Even when the story turns to its subsidiary Everymen, it delights. Hammerstein and Logan adopt a somewhat lighter brush for the out-for-himself Seabee Luther Billis and commanding officers Captain Brackett (Skipp Sudduth) and Commander Harbison (Sean Cullen), but paint with no less exacting detail the full range of colorful personalities around whom the Pacific operation revolves. Their songs ("Bloody Mary," "There's Nothing Like a Dame"), mix grit and humor in ways that make them just as delicious as the ballads.
It's only when these life-or-death and life-at-any-cost worlds collide does this South Pacific cease to enthrall, something that usually occurs at O'Hara's feet. This gifted singer and actress, who mixes overt sexiness with a sly intelligence, has stood out in shows as diverse as Follies, Sweet Smell of Success, and My Life With Albertine. In The Light in the Piazza, which Sher directed at the Vivian Beaumont three years ago, she tamped down these qualities to create a playful and curious young woman exploring the boundaries of her own limitations.
But the difference between such ensemble-styled roles and a full-out star part quickly becomes clear here. O'Hara is riveting in her dramatic scenes, looking like she'd take steel wool to her skin to scrub away Emile's taint when she learns his secret, and as if her soul has dissolved when facing the possibility of his death later on. But she's not the irrepressible spirit she describes in "A Cockeyed Optimist" or the defiant feminist of "I'm Gonna Wash That Man Right Outa My Hair." She comes across as a graduate student in acting projecting careful introspection, which is the last thing the ebullient "A Wonderful Guy" or the all-for-fun "Honey Bun" need.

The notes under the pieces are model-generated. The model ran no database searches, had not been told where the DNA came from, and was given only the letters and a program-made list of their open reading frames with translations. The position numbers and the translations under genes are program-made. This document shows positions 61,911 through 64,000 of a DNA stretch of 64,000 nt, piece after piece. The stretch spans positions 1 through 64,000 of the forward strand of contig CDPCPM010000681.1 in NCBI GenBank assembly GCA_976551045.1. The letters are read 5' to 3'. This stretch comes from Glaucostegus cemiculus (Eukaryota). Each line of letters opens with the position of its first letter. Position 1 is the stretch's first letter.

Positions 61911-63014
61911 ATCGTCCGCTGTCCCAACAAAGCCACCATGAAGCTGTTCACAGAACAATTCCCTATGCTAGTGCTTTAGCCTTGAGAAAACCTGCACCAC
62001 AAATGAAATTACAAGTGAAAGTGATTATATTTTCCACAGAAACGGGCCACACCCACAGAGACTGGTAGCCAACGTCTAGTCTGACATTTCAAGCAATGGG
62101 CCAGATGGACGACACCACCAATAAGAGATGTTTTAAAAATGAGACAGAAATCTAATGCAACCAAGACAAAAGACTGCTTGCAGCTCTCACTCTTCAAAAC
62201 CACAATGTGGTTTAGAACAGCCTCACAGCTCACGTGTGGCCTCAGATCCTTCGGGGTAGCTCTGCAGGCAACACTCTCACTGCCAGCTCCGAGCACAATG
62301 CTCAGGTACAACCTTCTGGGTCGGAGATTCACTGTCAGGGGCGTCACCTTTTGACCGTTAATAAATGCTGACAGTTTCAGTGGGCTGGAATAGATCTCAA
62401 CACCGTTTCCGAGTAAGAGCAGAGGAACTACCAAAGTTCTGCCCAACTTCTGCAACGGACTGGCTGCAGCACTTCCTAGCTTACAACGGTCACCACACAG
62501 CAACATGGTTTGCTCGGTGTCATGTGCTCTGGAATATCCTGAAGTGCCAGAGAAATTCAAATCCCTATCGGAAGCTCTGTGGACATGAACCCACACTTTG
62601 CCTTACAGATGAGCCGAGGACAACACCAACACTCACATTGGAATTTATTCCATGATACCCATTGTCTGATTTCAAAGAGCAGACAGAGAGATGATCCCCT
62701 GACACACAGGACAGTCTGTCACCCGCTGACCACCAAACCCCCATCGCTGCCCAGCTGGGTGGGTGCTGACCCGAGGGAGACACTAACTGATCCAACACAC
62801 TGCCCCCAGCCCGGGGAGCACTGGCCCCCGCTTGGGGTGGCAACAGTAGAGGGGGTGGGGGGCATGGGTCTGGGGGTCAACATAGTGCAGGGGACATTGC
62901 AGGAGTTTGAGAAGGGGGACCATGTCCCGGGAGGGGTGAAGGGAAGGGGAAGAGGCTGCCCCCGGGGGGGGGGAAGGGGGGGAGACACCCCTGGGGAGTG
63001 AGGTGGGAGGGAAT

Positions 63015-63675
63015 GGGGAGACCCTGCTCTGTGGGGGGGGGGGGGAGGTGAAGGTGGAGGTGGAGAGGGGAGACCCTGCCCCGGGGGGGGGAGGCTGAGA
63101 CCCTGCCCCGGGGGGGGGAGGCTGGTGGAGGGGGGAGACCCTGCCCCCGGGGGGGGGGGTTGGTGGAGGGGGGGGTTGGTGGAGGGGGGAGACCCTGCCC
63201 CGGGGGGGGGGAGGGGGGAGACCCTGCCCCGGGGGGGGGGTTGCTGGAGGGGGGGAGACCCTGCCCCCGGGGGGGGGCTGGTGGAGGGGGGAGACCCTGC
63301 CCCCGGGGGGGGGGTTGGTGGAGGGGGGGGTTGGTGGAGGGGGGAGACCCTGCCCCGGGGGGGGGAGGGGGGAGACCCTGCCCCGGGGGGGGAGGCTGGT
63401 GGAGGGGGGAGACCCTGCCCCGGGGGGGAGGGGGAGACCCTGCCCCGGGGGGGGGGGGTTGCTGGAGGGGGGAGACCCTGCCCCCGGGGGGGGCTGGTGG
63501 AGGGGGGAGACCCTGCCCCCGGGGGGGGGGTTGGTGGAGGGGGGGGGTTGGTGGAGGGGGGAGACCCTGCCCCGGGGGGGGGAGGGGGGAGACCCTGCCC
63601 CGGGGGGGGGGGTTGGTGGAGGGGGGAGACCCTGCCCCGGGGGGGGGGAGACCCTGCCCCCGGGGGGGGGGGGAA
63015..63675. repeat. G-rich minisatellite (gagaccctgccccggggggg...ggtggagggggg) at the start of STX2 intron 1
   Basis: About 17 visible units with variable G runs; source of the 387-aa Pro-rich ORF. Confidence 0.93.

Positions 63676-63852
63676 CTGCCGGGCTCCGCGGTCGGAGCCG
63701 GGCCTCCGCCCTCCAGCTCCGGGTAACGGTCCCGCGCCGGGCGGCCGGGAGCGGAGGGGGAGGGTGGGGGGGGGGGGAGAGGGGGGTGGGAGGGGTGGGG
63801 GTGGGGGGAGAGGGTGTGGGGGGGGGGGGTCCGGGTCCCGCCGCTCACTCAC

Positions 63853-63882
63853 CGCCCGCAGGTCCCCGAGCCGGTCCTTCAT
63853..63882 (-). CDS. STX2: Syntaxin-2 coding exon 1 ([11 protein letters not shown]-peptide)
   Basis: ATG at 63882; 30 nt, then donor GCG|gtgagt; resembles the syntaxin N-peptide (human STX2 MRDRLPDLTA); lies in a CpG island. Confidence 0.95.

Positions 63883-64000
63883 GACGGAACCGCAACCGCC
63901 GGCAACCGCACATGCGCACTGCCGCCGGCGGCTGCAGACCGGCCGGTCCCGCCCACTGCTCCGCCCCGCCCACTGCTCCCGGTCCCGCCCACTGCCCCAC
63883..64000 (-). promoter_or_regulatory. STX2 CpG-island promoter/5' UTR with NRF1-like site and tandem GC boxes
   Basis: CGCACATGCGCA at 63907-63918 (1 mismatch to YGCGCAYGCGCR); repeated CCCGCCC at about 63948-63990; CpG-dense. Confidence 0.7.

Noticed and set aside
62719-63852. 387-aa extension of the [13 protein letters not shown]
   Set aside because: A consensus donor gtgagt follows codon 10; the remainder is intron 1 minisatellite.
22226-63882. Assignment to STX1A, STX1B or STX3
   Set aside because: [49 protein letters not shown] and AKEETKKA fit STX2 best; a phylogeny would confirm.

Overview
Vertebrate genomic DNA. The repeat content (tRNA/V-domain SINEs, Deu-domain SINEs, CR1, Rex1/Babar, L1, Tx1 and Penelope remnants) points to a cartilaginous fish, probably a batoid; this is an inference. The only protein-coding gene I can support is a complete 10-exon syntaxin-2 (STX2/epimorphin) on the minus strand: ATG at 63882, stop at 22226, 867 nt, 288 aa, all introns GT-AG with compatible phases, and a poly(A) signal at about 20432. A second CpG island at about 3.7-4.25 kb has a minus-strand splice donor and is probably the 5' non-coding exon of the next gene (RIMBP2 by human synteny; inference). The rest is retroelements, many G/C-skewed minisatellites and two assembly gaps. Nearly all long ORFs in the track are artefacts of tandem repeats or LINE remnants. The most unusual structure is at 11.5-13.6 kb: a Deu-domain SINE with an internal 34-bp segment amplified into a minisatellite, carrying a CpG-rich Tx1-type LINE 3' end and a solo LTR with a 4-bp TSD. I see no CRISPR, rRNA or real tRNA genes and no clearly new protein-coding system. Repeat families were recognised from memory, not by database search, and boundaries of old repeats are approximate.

Nellie, originated by the innately impish Mary Martin, must be both the young girl energized by life's wonders and the grown woman thrust into its pain. O'Hara can't provide the entertainment that should accompany the enlightenment, never projecting the spontaneous whimsy of a star loving what she's doing and dying for you to feel the same.
Morrison's problem is the opposite. Though dynamite in his lighter scenes, he strains as his role's weightiness increases, connecting with his vital songs on the superficial level of the less-experienced Cable, but not of the more complex, conflicted man he eventually becomes.
Best of all, however, might be the orchestra. While the infinite vistas of beach of Michael Yeargan's set, Catherine Zuber's crisp costumes, and Donald Holder's excellent tropical lighting give the show the opulent look it deserves, the 30 outstanding musicians conducted by Ted Sperling give it an even more invigorating sound. Their playing of Robert Russell Bennett's peerless original orchestrations reminds you with every note how gloriously musicals once insisted on catching your ear.
If there's anything dated about this show, it's its mindset that the theatre should be a place where even the intervening concerns of the outside world are sublimated to the magic of art. Sher's meticulous and delicate staging, the 40-person cast, and the rich look and sound of everything put to shame the season's other threadbare and vulgar revivals, Grease, Sunday in the Park with George, and Gypsy.
Those keep you anchored in your seat, but this one sets you sailing the seas. To where? As Bloody Mary coos to Cable, "Bali Ha'i may call you any night, any day." But it's the siren song of this magnificent South Pacific you'll struggle to resist in the weeks, months, and hopefully years to come.